We all want to make the best first impression and make sure we’re remembered by others.
The problem is that there is a load of stuff out there on how to make a good first impression, which can overwhelm us. We start to think too much about how to make a great impression rather than actually making a great first impression.
I see a lot of tips that say things like “Be confident”, “Have a good posture”, or “Present yourself well”. Essentially, you must be confident to make a good first impression not to mention a lasting impression.
But what if you’re not naturally confident? How realistic is it to be confident if it doesn’t come naturally?
I can tell you right now that being confident is not the main thing that underpins a good first or lasting impression, it’s finding commonality.
The Importance of Finding Commonality
In the last 2.5 years, I’ve had an 80% success rate with my interviews. Common feedback I get is that I make a great lasting impression. The theme underlying this is that I have found commonality with the interview panel.
There is a wealth of research to back-up the influence of commonality in our interactions. One study highlights that both actual and perceived similarity is associated with greater interpersonal attraction. This was for short, initial interactions. Other studies have found that great impressions form when people have similar traits.
Think about it — if you meet someone who likes the same type of music as you, who supports the same football team or who shares your views on climate change, you’re more likely to find them interesting and remember them.
That person doesn’t have to be confident and try and stand there like a boss, speak with authority or be decisive. If anything, those traits can actually backfire in a first impression, leaving someone thinking you’re a bit full of yourself.
I’ll openly admit that I’m not brimming with confidence in my interviews or when I meet people for the first time. Inside I’m extremely nervous and I am focussing too much on trying not to make a fool out of myself.
But, I always try to seek out commonalities because it makes me feel relaxed and comfortable with that person. Once I’m comfortable, the nerves disappear and I’m well on my way to making a lasting impression.
From research and experience, if you’re able to find some form of commonality you have a greater chance of leaving a lasting impression.
How to Find Commonality
In the situation I gave with an interview, it could arguably be easier to find commonality because you can have a look at the people who will be interviewing you way in advance.
You don’t have that option if you’re meeting someone for the first time and you don’t know their name beforehand. So how do you find commonality?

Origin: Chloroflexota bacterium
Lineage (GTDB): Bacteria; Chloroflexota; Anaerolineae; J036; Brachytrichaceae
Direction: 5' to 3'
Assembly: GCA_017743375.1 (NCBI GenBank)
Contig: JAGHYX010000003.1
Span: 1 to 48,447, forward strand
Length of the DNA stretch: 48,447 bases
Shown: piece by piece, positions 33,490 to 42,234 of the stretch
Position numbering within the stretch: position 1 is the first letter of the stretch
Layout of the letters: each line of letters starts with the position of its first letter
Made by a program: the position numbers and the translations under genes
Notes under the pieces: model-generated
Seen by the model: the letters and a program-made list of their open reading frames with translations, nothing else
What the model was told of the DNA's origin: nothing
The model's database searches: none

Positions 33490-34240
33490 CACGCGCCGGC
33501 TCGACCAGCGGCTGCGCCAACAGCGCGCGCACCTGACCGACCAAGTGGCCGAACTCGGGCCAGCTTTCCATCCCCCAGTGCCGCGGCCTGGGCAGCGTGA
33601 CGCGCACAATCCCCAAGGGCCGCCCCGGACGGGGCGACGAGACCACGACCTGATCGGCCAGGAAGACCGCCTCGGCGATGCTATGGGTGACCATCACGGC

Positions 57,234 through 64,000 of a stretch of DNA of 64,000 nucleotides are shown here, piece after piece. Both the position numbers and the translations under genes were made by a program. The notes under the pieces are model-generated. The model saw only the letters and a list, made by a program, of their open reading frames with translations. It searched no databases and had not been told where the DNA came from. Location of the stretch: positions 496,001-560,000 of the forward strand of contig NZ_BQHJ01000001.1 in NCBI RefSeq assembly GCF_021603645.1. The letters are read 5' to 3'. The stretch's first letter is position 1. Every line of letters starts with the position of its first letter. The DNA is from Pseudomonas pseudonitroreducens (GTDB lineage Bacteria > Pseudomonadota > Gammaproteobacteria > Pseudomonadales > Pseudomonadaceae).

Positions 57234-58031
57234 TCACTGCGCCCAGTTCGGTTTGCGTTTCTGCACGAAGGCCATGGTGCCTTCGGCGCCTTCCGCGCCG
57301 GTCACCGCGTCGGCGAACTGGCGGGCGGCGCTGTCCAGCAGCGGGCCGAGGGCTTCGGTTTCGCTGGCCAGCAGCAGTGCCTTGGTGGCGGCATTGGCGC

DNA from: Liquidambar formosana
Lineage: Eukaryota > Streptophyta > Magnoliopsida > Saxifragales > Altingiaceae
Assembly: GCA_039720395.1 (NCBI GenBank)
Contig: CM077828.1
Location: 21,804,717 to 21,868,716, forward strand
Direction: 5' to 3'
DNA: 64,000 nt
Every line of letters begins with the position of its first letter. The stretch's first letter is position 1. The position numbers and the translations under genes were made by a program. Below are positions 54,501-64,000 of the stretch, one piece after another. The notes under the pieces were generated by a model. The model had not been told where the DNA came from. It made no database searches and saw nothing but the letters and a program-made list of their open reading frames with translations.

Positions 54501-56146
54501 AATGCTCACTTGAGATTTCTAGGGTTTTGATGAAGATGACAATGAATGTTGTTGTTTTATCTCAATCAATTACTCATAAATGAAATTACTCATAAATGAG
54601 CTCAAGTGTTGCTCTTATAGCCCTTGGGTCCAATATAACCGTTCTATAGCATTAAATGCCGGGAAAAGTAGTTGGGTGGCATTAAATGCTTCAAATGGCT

1. Actively Listen and Ask Questions
The best way to try and elicit commonality is to actually listen to what the person is saying and ask insightful questions. The reality is, most of us are bad listeners. We are probably more focused on what we have to say next rather than listening to the person we’re talking with.
However, if we actively focus on the person, take in the information and show them we’re listening through non-verbal cues like nodding our head, we’ll get to know more about them. This makes us aware of their interests and hobbies. We can then pick up on things we have in common with them and steer the conversation in this direction.
Asking questions alongside actively listening is a perfect strategy.
A good rule is the 80/20 rule by Bernard Ferrari, author of Power Listening: Mastering the Most Critical Business Skill of All. 80% of the time you should be actively listening to them. 20% of the time is your turn to reciprocate information and ask questions.
2. Read More
Your chances of finding a shared interest with someone multiplies dramatically if you simply read, daily.
I’m not talking just books, it can be stories, blog posts or even short articles on the news. It’s also good to delve into other topics too.
Say your scrolling through your phone and see something on cryptocurrency, history or sports, just have a quick glance. You never know when one of these topics can come up in a conversation.
That’s when you can make a meaningful input to the conversation, making people remember you. You can also find commonality with someone because you’ll have at least some knowledge of a random topic that they might be interested in.
3. Share Your Common Interest
This interaction isn’t just about you finding commonality, it’s about the other person noticing you have a shared interest too.
It’s no good if the person is telling you how much they love seahorses and you do too but you’re just standing there listening in silence. Reciprocate.
Open up about your interest in the topic too.
Trust me, you’ll see the enthusiasm in the other person and before you know it, you’ve made a wonderful, lasting impression.
It’s worth me mentioning that finding commonality and sharing it will naturally help with your confidence too. If you meet with someone who has a shared interest, you’re likely to become way more comfortable which will boost how confident you feel too.
Confidence is portrayed as something vital to help make a brilliant first and lasting impression.
In my opinion, that’s not true. As someone who has lacked confidence in the past, I have been able to leave a lasting impression by simply finding a shared interest with the people that I interact with.
Don’t get me wrong; confidence can help but it’s not the pivotal component in any interaction.
Instead, try to find commonality by using these three techniques:
- Actively listen and ask questions.
- Read more to build up your knowledge on different topics.
- Share your common interest to help them acknowledge that you have a commonality.